On May 28, 2014, LeVar Burton started a Kickstarter fund to revive the show and materials. In under twelve hours the show had reached its $1 million goal. The new goal is to create an educational version for schools to use, free of cost to those schools in need, and help America get back to high literacy rates. They are also going to create a website for students to use to assist them with learning how to read. The following day, May 29, 2014, they reached two million dollars (double their goal) at 1:15 p.m. PST. The campaign raised $5,408,916 on Kickstarter with another one million from Seth MacFarlane, and $70,000 raised via direct contributions. The grand total was $6,478,916.
With 105,857 backers, the campaigns holds Kickstarter's record for most backers and is the 8th highest amount raised on Kickstarter (as of June 1, 2015).
Sample of "Reading Rainbow Theme Song"
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In March 2016, Burton launched a new online educational service called Reading Rainbow Skybrary for Schools that follows the same mission of the televisions series, while expanding to integrate into classroom curriculums.
Television, film, and music
Reading Rainbow and LeVar Burton have appeared in many works of popular culture.
- Community 2011 & 2014. LeVar Burton surprises super fan Troy Barnes (Donald Glover), leaving him speechless in front of his idol. Troy winds up singing the Reading Rainbow theme song alone in the bathroom.
- The Colbert Report 2013. LeVar Burton appears as the host of Reading Rainbow in a dreamlike sequence when Stephen Colbert and Carey Mulligan admit that they have never read The Great Gatsby and yet were both acting as if they did when discussing Mulligan's film based on the novel.
- Jimmy Fallon performed the "Reading Rainbow Theme (Butterfly in the Sky)" as Jim Morrison from The Doors, on his late night TV show Late Night with Jimmy Fallon (2012), also garnering 2 million hits on YouTube.
- PBS Digital Studios 2012. On Behalf of PBS, a.k.a. Melody Sheep remixed the "Reading Rainbow Theme (Butterfly in the Sky)", earning over 1 million views on YouTube.
- LeVar Burton and an episode of Reading Rainbow appears in director Zach Braff's feature film Wish I Was Here (2014) which stars Braff, Kate Hudson, Jim Parsons, and James Avery.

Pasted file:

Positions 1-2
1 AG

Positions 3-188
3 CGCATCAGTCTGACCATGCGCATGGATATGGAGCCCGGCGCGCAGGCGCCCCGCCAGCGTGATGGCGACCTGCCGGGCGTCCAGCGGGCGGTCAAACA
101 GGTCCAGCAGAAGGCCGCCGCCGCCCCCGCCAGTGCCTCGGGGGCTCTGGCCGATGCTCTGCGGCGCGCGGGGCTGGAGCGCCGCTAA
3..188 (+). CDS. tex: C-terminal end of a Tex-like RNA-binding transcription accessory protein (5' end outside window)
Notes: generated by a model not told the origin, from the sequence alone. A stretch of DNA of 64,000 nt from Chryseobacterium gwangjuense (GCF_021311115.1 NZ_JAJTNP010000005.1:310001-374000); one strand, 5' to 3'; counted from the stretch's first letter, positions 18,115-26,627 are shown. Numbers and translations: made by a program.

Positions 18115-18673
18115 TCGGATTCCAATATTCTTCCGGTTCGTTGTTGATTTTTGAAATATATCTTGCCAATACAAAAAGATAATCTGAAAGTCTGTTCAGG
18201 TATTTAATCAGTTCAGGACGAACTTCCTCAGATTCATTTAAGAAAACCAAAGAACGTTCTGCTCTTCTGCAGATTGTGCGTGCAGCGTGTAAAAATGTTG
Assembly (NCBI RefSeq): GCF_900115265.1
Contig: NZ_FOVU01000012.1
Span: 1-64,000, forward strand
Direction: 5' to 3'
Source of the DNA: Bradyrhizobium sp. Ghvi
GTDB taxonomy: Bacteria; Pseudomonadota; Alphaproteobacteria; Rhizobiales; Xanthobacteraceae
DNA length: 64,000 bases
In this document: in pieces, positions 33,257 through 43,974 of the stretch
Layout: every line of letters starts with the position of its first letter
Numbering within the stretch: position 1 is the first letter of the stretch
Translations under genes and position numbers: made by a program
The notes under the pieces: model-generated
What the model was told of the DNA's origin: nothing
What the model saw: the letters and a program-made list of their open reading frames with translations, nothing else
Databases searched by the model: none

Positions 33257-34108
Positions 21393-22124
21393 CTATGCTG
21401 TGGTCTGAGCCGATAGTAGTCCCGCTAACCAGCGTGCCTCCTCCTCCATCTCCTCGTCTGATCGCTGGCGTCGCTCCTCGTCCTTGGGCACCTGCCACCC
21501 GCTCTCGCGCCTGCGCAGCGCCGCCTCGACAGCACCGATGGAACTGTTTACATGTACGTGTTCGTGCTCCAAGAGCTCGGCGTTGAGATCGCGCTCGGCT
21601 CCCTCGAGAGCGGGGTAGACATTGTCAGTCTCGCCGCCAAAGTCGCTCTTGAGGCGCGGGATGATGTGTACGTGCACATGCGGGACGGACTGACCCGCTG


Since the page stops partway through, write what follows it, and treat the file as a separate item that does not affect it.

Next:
- A sample of an interview of Ricky Lee Jones is mistakenly attributed to the show as the main vocal element on the track "Little Fluffy Clouds" by The Orb, released in 1990.
Feature Book filming
The photographing of the Feature Book segments was by:
- Centron Films (1983–1987; renamed in 1986 to "Centron Productions Inc.")
- Loren Dolezal (1988–1998; renamed in 1995 to "Dolezal Animation"); Take Ten Animation teamed up with Dolezal from 1995–1998.
- On Screen Entertainment (1999–2006)
- Roger Holden, designer of the digital animation photography system used by Centron Films to film the Feature Book segments (1983–1987)
Guest readers and contributors
Writing and illustrating contest
In 1995, the creators launched the first contest called Reading Rainbow Young Writers and Illustrators Contest. The annual writing and illustrating competition for children grades K through 3 continued until 2009 when it was relaunched as PBS Kids Go! Writers Contest. Then in 2013 it was renamed into "PBS KIDS Writers Contest".
- "Reading Rainbow Awards". IMDb.com. Retrieved 16 June 2013.
- "Schedule Listings (Mountain) (Idaho Public Television)". Idahoptv.org. Retrieved 2014-06-30.
- Kozlowski, Michael. "Interview with Levar Burton on the Reading Rainbow iPad App". Good E-Reader. Retrieved 16 June 2013.
- "Celebrations!". Retrieved 16 June 2013.
- "LeVar Burton On Reading Rainbow's Kickstarter And The Love Of Reading". Forbes. Retrieved 8 June 2014.
- Project Updates. Kickstarter. Retrieved 2 July 2014.
- Burton Talks Drama, Diversity, Respect & 'Reading Rainbow'
- Twitter Announcement of Reading Rainbow 2.0
- Twitter Announcement of Last Day of Shooting of Reading Rainbow 2.0
- Lunch with LeVar Burton
- Just Childrens Books: Reading Rainbow Relaunched as an App
- Bring Reading Rainbow Back for Every Child, Everywhere. — Kickstarter
- Discover Projects >> Most Funded - Kickstarter. Retrieved 10 June 2015
- "The Doors Sing "Reading Rainbow" Theme (Late Night with Jimmy Fallon)". YouTube. 2012-07-26. Retrieved 2014-06-30.
- "Reading Rainbow Remixed | In Your Imagination | PBS Digital Studios". YouTube. 2012-12-03. Retrieved 2014-06-30.
- Orlov, P. (5 January 2012). "The Orb Look Back on 20 years of 'Little Fluffy Clouds'". Spin. Retrieved 22 July 2014.
- See Little Fluffy Clouds#Samples